In essence, the respiration rate indicates how well heart and lungs are functioning. A lower rate while at rest, coupled with a lower heart rate, would indicate an athlete who is well trained and who recovers effectively after exercise. Pleth Variability Index (PVi) is used to indicate changes in hydration, breathing effort, perfusion, or other factors.

Masimo MightySat pulse oximeter

Masimo has a number of pro athletes on board as brand ambassadors, across a variety of sporting disciplines. Within the endurance space, we spoke with US cyclist Dotsie Bausch, an Olympic silver medallist from the 2012 London Olympic Games, 7-time US National Champion, former world record holder and two-time Pan American gold medal winner.

Turning to the Pleth Variability Index (PVi) and other biomarkers, Dotsie explained how these should be used by athletes. She said, “With PVi measurement, you must be lying down and in a calm and relaxed state, and breathing calmly and fluidly. PVi is the difference in the pressure versus fluid in the thoracic cavity or chest cavity. I suggest that athletes lay down and relax for at least 90 seconds before taking a PVI reading (and using MightySat in general). By adhering to this every time, all readings will be in taken in consistent conditions.

“Biomarkers, like pulse rate, SpO2, RRp, etc., are very specific to each unique individual, so it’s important to track your numbers for at least two weeks to quantify your personal baselines to work from. That said, the latest version of the Masimo Personal Health app gives a reference of ranges for each biomarker.”

She continued, “The use of MightySat in athletic training is so new that ‘universal’ benchmarks are not established. They are highly individualized, based on the individual’s characteristics/traits (age, fitness level, etc.) as well as what type of athlete they are. For instance, a triathlete’s stats will be different than a football/soccer player. You need to use MightySat regularly for at least a month to begin to observe patterns, which will help you interpret the data for you personally.”

IRONMAN pro triathlete Michael ‘Michi’ Weiss is another athlete who is on board with Masimo and using the MightySat to monitor his biomarkers for his training and racing throughout the year.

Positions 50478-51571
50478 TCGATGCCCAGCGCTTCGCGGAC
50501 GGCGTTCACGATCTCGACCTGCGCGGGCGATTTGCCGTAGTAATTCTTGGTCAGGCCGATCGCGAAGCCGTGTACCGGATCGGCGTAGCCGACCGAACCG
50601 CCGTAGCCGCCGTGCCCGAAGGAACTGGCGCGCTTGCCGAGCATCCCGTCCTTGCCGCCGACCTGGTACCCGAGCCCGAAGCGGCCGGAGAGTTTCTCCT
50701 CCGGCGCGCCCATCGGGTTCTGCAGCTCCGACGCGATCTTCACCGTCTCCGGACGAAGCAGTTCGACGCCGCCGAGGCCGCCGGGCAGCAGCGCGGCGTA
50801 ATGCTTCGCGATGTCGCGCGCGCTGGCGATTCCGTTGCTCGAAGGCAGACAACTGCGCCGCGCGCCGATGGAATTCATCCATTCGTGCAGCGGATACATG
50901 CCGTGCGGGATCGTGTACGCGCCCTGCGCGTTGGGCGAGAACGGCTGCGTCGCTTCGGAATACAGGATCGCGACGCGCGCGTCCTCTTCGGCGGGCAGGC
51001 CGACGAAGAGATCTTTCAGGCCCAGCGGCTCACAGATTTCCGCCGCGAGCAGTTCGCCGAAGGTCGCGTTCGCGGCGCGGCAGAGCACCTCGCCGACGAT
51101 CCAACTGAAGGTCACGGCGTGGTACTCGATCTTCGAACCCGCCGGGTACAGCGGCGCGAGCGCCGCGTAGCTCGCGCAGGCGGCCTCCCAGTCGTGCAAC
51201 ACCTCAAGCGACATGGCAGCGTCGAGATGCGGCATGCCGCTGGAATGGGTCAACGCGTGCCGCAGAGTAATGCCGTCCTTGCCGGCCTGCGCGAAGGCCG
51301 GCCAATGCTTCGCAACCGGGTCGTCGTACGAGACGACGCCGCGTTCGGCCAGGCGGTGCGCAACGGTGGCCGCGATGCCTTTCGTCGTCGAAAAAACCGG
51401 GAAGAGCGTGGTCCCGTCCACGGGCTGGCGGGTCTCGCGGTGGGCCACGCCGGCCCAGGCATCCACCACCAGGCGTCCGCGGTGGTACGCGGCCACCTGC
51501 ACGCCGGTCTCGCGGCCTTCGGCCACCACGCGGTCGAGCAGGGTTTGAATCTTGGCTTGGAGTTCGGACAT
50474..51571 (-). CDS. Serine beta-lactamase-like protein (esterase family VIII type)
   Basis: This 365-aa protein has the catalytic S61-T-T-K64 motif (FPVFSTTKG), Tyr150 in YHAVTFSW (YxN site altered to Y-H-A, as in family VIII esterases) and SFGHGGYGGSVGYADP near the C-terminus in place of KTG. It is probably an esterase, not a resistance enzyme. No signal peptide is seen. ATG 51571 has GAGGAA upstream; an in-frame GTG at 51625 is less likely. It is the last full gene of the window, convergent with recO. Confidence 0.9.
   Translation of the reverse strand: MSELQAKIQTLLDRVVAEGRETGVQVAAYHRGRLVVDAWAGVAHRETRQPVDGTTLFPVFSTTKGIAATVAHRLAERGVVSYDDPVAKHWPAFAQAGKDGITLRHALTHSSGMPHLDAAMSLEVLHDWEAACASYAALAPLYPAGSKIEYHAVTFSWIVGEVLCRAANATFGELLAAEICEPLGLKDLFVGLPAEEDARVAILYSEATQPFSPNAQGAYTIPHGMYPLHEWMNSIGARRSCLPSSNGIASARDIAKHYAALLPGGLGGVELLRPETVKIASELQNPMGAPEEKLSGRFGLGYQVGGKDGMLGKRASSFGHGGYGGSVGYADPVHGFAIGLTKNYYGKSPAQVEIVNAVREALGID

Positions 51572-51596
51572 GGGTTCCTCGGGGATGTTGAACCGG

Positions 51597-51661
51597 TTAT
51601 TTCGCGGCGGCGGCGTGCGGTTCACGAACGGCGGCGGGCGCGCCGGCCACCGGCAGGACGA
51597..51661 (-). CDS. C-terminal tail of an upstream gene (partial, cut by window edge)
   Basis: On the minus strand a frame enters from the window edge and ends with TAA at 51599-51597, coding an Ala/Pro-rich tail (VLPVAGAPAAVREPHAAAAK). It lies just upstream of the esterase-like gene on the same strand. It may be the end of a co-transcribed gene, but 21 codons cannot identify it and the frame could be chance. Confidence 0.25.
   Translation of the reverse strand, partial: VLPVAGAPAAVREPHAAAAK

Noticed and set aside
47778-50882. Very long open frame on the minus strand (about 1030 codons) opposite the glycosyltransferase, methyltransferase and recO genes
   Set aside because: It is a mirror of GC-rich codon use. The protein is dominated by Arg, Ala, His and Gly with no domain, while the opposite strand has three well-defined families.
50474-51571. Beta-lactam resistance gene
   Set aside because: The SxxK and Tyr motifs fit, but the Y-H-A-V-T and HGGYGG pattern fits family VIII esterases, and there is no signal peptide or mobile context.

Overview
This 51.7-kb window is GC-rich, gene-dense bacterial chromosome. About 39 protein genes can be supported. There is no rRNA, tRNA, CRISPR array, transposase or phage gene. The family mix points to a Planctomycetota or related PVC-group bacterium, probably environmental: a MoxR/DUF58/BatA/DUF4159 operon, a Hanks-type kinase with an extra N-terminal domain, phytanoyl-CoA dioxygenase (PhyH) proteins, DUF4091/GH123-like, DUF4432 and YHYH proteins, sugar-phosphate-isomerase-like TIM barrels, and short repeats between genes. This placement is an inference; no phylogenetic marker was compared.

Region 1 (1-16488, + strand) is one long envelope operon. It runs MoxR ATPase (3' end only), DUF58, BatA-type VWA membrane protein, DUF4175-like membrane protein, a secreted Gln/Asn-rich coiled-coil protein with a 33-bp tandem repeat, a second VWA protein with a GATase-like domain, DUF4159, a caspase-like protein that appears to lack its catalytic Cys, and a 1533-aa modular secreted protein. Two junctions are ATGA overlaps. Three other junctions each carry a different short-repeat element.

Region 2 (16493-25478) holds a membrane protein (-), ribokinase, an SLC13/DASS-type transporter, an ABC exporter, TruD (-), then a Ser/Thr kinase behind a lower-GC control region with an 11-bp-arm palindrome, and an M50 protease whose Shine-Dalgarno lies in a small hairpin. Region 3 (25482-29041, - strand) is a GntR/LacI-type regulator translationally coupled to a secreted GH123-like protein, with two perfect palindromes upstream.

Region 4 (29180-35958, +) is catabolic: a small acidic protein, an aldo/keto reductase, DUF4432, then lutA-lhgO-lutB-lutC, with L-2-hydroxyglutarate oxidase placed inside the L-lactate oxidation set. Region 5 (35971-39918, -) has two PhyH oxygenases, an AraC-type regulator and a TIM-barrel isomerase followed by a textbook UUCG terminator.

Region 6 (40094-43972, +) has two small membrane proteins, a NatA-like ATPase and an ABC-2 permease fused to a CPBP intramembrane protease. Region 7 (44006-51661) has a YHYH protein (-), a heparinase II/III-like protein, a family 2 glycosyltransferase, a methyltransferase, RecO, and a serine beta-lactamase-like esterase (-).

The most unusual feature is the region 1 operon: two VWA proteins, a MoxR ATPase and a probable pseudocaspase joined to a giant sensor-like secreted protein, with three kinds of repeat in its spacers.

Masimo MightySat biomarkers

Oxygen level in the blood to indicate changes due to heart or lung, oxygen use by your body, or altitude

Number of heart pulses per minute to indicate overall fitness or exertion levels at any time

Strength of blood flow to the finger to indicate changes in blood circulation.

Number of breaths per minute to indicate how well your heart and lungs are functioning or how quickly you recover after exercise

Variation in perfusion index over your breathing cycle, which may indicate changes in hydration, breathing effort, perfusion, or other factors

MightySat Animation

Heart Rate Recovery
An interesting new feature in the Masimo Personal Health app is Heart Rate Recovery. This is used immediately after exercise. The device is placed on the ring finger as usual and the Heart Rate Recovery feature is selected via a menu in the app. Here, the app/device measure the drop in heart rate over a 60 second period.

This is an interesting feature offering up immediate feedback on post-exercise recovery. Simply press ‘Start’ on the app, breath slowly and see how heart rate drops over 60 seconds. The app then gives a score based on the number of beats per minute dropped during the timeframe.

Another useful feature is the outputting of MightySat biomarker data to TrainingPeaks. Once the Masimo Personal Health app is connected with a TrainingPeaks account, each daily reading obtained via the app can be automatically synched to TrainingPeaks.

For athletes with a coach using TrainingPeaks this is a useful way for the coach to view biomarkers throughout a training block, alongside any notes that the athlete may include with each MightySat reading. This can offer up useful insights for the athlete-coach whilst also tracking training load via all other analytics features within the main TrainingPeaks platform.

At first glance MightySat can arguably be seen as essentially a rather expensive finger sensor! However, while the price point is on the high side, the data offered up from the device would be very useful to those athletes taking their training seriously. This isn’t about recording data for the sake of doing so. The device comes into its own when linked up with TrainingPeaks and is used as part of a wider training plan.

Masimo MightySat is certainly a considered purchase, but one that competitive age group athletes might wish to consider.

Masimo (NASDAQ: MASI) is a global medical technology company that develops and manufactures patient monitoring technologies, medical devices and a wide array of sensors. The company’s pulse oximeter technology is used by 17 of the top 20 hospitals on the US News & World Report Best Hospitals Honor Roll for the 2016-2017 year; and it is this pulse oximeter technology that is being leveraged in athlete monitoring.